Category: Gap & Time Out
Q> Do You still run Gap and Time Out Courses
A> Please take a look at our FASTRACK pages, these new multi week courses should suit anyone looking to achieve working instructor status. It’s much more than a ‘Gap’ course.
Category: CSIA Level I
Q> I’m interested in carrying out level 1 CSIA in April of this year. Firstly I would like to know how much avaliability there is on the course. Secondly I was hoping to complete my Level II in succession to Level I, basically stay in Andorra and complete both courses. I was hoping this would be possible.
A> Thanks for your email. Availability on the Spring Courses is fine because we decide on how many Canadian Course Conductors we have to fly in, about a month before the start dates, so no problem there.
The way we structure the courses does allow you to move straight through from Level I to Level II. However, as always, it’s really up to you, your experience and skill levels as to how much progress you can make across a single 10 day stint.
Category: CSIA Level I , Level II
Q> I am currently a qualified Alpine Ski Leader (ASL) with the Scottish Ski Council. I took the course because I work as a ski host for school ski groups a couple of weeks a year with a specialist tour company. I am interested in getting further qualifications.
I am considering taking the CSIA level II in Andora this coming season (maybe with the Level II pre-course too) but I would like some advice on the skiing level and experience required to go straight into Level II.
The ASL is a basic Instructor qualification but is not recognised as such outside of Scotland. It does give me public liability insurance for guiding groups of school children in-bounds on the marked runs in a resort anywhere in the world. Do you have any suggestions about which courses I should do and what the minimum experience and ability levels are for CSIA II? The issue with starting left back at Level I is that I can only take courses during my vacation time and I have already given up a lot of that over the last couple of years to get the ASL. Any advice is much appreciated.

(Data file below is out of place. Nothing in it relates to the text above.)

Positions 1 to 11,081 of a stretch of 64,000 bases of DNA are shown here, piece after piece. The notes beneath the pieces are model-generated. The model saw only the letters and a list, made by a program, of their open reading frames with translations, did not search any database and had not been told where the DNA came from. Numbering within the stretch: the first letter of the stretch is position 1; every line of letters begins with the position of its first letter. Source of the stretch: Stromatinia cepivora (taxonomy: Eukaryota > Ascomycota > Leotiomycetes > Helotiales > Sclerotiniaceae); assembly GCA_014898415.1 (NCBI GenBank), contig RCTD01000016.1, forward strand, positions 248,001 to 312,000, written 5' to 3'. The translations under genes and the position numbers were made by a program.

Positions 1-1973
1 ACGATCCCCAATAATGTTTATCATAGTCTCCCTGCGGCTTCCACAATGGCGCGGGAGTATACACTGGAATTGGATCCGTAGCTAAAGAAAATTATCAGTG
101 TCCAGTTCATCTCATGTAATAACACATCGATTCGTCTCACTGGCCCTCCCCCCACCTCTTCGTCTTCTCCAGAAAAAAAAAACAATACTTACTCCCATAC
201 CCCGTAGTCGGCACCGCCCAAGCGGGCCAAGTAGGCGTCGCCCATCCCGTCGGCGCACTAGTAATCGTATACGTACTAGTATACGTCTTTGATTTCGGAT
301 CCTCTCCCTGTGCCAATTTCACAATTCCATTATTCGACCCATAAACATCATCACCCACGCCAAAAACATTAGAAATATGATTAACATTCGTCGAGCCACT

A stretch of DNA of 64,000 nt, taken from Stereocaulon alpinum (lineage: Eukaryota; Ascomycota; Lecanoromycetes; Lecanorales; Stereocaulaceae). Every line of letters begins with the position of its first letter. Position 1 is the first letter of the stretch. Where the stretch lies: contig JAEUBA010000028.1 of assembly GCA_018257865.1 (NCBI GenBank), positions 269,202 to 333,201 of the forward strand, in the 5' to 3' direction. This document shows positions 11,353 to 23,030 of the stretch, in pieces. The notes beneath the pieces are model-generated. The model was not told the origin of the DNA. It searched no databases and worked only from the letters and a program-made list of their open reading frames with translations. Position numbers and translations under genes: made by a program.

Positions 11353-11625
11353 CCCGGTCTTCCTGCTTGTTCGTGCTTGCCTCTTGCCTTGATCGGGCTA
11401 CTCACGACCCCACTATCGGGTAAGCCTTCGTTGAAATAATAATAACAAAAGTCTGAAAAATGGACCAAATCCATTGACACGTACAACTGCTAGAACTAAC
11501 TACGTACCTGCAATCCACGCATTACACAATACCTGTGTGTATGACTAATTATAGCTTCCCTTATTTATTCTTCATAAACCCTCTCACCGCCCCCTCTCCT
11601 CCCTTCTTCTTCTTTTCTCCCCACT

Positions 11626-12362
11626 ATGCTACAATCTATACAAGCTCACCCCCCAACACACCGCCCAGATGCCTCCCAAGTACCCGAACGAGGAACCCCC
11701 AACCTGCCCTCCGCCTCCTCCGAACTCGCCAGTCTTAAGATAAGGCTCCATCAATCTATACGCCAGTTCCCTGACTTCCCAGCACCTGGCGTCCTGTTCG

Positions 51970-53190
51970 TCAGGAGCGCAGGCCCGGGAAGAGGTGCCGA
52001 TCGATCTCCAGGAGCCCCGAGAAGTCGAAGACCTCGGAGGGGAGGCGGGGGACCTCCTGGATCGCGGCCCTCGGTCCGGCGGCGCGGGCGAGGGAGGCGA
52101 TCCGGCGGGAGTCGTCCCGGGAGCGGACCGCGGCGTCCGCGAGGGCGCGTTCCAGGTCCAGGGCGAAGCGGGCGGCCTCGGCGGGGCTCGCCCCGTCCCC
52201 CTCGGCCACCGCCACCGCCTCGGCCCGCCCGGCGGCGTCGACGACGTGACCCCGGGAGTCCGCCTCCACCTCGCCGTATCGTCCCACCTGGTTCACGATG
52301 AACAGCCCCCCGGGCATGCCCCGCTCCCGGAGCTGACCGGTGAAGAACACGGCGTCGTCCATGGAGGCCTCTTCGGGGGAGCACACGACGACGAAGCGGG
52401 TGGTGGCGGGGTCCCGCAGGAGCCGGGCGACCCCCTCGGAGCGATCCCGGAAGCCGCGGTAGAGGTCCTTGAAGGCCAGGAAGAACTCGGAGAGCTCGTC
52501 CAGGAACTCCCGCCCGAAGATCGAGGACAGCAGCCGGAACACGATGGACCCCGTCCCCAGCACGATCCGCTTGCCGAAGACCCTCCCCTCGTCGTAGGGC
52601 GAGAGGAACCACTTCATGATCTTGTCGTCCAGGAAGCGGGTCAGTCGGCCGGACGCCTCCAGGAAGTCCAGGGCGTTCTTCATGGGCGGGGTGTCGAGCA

A> Now then, about your requirements. I imagine you want to further your qualifications so that you can take part time work or similar?
To get to a CSIA Level II you have to go through the Level I. There is no way round it and frankly the first course is crucial stuff if you are to progress.
The Level I is a 4 day course and the Level II is 6 days. We have arranged Level I & II back-to-back, so that if your skiing and demos are up to scratch you can complete them both inside 2 weeks.
If you are not confident in your skiing and demos you could take a Level I in December or January maybe followed by a Level II Pre-Course which then gives you an idea of what is required for the Level II. You can work on it for the season and come back later in the season for the Level II.
Q> Do I need to become a CSIA/CASI Member before I can do an entry Level I Course
A> No. If you pass your Level I (CSIA or CASI), your Membership is automatically included in your Level I Course fee up to and including the following September. So, for example if you pass a Level I this coming Winter Season, you will automatically be allocated Membership and a Membership Number (which is yours for life). You then start to pay your annual Membership dues direct to the CSIA/CASI next September.
Q> What is the minimum age to do a Course.
A> 15 is the minimum age for all Courses. To take part in a Fastrack Course (4 or 10 week) the minimum age is 17.
Q> Appropriate skis
A> Most people do their Course (Level I) on a slalom or giant slalom ski (or something similar that is detuned for all mountain use). Some do the course on twin tips, but they are not ideal. Not too much problem either way – you are best skiing on what you are comfortable with – so if in doubt, don’t buy new, use the skis you know and love!